Any assessment of the impact of Brexit requires a degree of
crystal ball gazing: its impact is very uncertain and will remain
so for years. Brexit's effect on the construction industry (as
with the wider economy) will depend, amongst other things, on
whether the UK retains access to the single market, the nature of
any new trade deals negotiated, immigration policies, interest
rates, government borrowing costs and sterling's volatility. In
spite of (and because of) these uncertainties, we have highlighted
some key considerations for the construction industry.
Critics of the EU often cite its red tape as an inhibitor of
business. EU procurement law is particularly criticised for its
cumbersome lack of flexibility, which requires contracts to be
subjected to a competitive tender process, even when an awarding
body has legitimate reasons for wanting to work with a particular
Whether the UK could do away with EU procurement law will of
course depend upon the precise terms of its withdrawal. However,
anyone hoping to see the abolition of procurement regulation is
likely to be disappointed. Even if the terms of the UK's exit
allow it to abandon EU law, it is a member of the World Trade
Organisation and a signatory to the Government Procurement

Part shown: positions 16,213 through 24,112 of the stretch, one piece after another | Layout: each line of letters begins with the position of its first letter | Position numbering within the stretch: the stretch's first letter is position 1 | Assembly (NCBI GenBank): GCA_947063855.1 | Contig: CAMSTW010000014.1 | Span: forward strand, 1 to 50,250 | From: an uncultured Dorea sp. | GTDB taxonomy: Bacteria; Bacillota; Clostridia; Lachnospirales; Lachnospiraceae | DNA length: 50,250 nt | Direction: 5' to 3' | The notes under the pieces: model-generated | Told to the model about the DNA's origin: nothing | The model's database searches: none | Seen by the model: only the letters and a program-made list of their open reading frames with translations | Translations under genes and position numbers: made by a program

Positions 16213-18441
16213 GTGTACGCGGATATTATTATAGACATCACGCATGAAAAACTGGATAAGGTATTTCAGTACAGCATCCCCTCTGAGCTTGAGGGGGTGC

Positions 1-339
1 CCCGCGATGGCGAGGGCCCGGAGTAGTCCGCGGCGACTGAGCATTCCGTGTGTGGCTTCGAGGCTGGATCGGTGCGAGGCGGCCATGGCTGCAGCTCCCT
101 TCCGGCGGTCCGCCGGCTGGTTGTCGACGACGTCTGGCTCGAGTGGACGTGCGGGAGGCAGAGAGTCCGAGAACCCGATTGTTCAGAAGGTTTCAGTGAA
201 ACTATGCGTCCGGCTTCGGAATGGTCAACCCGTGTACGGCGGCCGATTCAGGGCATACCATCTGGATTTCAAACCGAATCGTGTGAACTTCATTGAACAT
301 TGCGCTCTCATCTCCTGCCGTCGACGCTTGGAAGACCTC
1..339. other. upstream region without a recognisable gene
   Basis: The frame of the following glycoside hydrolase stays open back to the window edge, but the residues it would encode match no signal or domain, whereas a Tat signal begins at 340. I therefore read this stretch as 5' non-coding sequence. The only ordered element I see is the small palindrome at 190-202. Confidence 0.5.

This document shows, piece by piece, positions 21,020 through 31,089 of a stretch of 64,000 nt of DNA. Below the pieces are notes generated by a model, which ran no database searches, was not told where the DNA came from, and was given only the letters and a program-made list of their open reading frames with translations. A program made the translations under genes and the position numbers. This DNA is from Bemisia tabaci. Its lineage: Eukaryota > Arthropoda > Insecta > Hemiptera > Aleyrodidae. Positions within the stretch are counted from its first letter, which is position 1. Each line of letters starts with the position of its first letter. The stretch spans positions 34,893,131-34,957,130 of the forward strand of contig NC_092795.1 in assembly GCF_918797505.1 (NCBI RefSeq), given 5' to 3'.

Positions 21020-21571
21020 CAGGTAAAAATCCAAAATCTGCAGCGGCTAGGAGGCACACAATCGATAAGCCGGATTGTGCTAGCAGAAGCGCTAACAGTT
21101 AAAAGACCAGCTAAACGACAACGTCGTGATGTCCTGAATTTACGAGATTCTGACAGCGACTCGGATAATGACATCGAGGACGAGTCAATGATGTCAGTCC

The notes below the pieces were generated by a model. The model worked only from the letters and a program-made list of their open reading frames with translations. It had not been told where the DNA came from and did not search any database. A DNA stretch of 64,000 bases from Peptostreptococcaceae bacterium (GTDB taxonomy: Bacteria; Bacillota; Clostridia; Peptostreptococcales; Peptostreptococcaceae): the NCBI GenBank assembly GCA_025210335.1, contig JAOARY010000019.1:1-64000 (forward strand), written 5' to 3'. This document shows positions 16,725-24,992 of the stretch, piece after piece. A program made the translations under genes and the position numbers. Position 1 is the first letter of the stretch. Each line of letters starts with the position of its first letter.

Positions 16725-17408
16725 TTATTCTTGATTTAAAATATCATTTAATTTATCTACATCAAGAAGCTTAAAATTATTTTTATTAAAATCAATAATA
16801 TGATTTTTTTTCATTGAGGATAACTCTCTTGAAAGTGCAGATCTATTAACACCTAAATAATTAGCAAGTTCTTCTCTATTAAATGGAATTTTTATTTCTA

Agreement, whose rules broadly require transparency and the ability
for procurement decisions to be impartially reviewed. In addition
to this, the UK is leading the way in anti-corruption initiatives,
including the use of Open Data Contracting Standards, in which all
tender documents are made publicly available for the duration of a
project's life. It is therefore highly unlikely that leaving
the EU will see the end of public procurement law, though there may
be some streamlining of the process.
Projects which have already been procured are likely to have
been tendered on the assumption that there would be no tariffs
imposed on the import of materials from the EU. Should this change,
it could add significant cost to a project; however, as it will
take a minimum of two years to leave the EU, this could only affect
longer-term projects. It is also worth noting that sterling's
volatility could adversely affect the cost of materials.
For these reasons, businesses should be mindful of potential
tariffs and currency when procuring and tendering projects and when
drafting associated documentation.
Change of law clauses
In publically procured contracts, it is typical for the
government entity to bear some responsibility for changes in law
that affect the contract, save to the extent that they are
"general" changes affecting business generally in the
Although Brexit is likely to impact the whole nation equally,
businesses should consider protecting their position by advocating
that responsibility for any changes in law occasioned by Brexit is
borne by the government entity. Whilst it may be difficult to
achieve this for all changes resulting from Brexit, it should be
possible to identify particularly important laws/ regulations that
would have a material impact on the contract or the parties.
The content of this article is intended to provide a general
guide to the subject matter. Specialist advice should be sought
about your specific circumstances.
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